A 2,500 word profile of Village Voice legend Wayne Barrett will appear in the Sunday print edition of the New York Times.
Wayne Barrett, whose column has appeared in the Village Voice since 1978, says that he and political reporter Tom Robbins are leaving the paper.
The Pinellas County Chapter of the American Civil Liberties Union recently gave the Irene Miller Vigilance in Journalism award to Wayne Garcia for his work as political editor at Creative Loafing (Tampa). The chapter's board members unanimously chose Garcia, who left CL to teach at the University of Florida's College of Journalism and Communications this summer, for his "clear objective reporting of the actions of government," chapter president Thom Foley says. "As soon as the name was mentioned, it was like a ripple of 'Oh, that's perfect!' It was an instantaneous unanimous decision."
Wayne Garcia, the man behind the "Political Whore" column and blog, announced yesterday that he has accepted an appointment as the Freedom Forum Visiting Professional at the University of Florida's College of Journalism and Communications. He will teach investigative journalism and editing. Garcia says he's already started working on campus while he finishes up a few projects at Creative Loafing.
Thomas Van Flein issued a four-page letter on Saturday denying there was a brewing scandal behind Palin's decision to resign her gubernatorial office a day earlier. What's more, the statement put the media on notice that the Palin team would file defamation lawsuits against media outlets that repeated allegations about a possible scandal centered around a building contractor with close ties to the Palins. In a footnote, Van Flein points out these "insinuations" were published in the "left wing Village Voice" in an October 2008 story by Wayne Barrett. The piece examined links between Palin and several contractors who worked on a sports complex as part of a deeper look at Palin's previous record. "Van Flein's statement -- which derides 'modern journalism' for 'abhorring' due diligence and factchecking -- is actually longer than the section of the Voice story that examined the connections around the complex," Barrett writes, "but he does not challenge a single fact actually presented in our story."
Creative Loafing (Tampa) political editor Wayne Garcia says the plan, filed Monday in the company's Chapter 11 bankruptcy proceedings, makes the case for keeping the company in the hands of CEO Ben Eason. "The Debtor believes retention of existing senior management and existing publishers, editors, directors of shared services and key online personnel are vital to successful implementation of this strategy as the markets are shifting very quickly at this time," the plan reads. CL also filed a 10-year financial forecast and an analysis of how much the company would bring if it were liquidated. Read more from Atlanta Magazine's Steve Fennessy.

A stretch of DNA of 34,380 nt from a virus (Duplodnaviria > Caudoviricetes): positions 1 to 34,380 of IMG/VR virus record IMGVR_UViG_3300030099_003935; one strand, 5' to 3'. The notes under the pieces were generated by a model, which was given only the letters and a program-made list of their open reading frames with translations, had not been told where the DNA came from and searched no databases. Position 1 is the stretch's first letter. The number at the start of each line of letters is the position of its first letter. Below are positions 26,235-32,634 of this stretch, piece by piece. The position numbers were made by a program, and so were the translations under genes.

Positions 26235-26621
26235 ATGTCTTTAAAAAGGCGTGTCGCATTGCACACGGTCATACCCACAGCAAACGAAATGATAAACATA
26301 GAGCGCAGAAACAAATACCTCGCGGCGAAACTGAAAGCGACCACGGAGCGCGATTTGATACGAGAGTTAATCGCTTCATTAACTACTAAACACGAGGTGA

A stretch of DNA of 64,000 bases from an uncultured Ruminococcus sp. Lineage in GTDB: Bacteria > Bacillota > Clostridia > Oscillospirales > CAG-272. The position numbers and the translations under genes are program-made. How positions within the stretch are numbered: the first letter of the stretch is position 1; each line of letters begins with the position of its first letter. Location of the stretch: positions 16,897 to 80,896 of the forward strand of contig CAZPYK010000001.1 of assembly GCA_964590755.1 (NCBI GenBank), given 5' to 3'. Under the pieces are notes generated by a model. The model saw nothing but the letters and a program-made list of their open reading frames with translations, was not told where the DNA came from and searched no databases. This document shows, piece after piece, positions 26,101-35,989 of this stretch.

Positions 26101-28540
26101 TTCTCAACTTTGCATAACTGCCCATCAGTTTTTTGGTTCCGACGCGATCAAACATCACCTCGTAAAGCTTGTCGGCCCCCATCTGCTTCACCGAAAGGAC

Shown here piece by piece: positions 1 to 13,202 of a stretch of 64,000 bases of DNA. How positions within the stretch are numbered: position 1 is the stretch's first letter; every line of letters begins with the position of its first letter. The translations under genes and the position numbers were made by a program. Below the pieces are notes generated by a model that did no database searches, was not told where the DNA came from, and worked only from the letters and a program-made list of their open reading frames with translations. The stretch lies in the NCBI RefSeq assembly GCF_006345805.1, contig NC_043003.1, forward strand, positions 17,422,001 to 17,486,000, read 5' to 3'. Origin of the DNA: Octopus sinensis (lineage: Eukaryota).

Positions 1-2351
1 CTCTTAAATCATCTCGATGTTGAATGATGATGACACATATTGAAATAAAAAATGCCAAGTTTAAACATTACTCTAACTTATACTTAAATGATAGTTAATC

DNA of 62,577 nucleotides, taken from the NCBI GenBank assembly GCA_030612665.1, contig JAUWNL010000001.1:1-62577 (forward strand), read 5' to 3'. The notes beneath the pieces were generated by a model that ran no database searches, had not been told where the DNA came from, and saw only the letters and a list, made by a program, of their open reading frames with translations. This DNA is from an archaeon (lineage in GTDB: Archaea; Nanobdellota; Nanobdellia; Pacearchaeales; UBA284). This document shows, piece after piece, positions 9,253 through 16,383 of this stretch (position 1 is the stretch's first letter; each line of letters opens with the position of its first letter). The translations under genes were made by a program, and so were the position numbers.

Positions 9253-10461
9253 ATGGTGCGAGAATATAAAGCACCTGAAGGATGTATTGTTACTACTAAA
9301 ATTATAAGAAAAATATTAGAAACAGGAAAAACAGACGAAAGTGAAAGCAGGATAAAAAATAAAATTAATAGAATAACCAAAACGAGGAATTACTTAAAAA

Wayne Roberts' The No-Nonsense Guide to World Food covers the loss of "real food," the growing dominance of Western agribusiness, and successful alternative practices based on the concept of community food security. Roberts, who writes about food issues for NOW, is also active in the community food security movement, serving on the board of the Community Food Security Coalition and Food Secure Canada, and coordinating the Toronto Food Policy Council. "[The book] clocks in at just under 200 pages and is a great primer for how the global food system really works," writes Jeff Nield in a review on Treehugger.com.
Miami New Times' Isaiah Thompson was awarded a IRE certificate in the local circulation weeklies category for his stories on how residency restrictions forced sex offenders to live under a Miami bridge. In the same category, the AAN-commissioned "Who Killed Brad Will?" was a finalist, along with Peter Byrne's series on Sen. Dianne Feinstein in the North Bay Bohemian and Wayne Barrett's reporting on Rudy Giuliani in the Village Voice. The Texas Observer's reporting on sexual abuse at a state-run youth prison and the cover-up that followed it was also a finalist, in the Magazine/specialty publication category. The Chauncey Bailey Project, which the San Francisco Bay Guardian took part in, was awarded this year's Tom Renner Award, which honors "outstanding reporting covering organized crime or other criminal acts."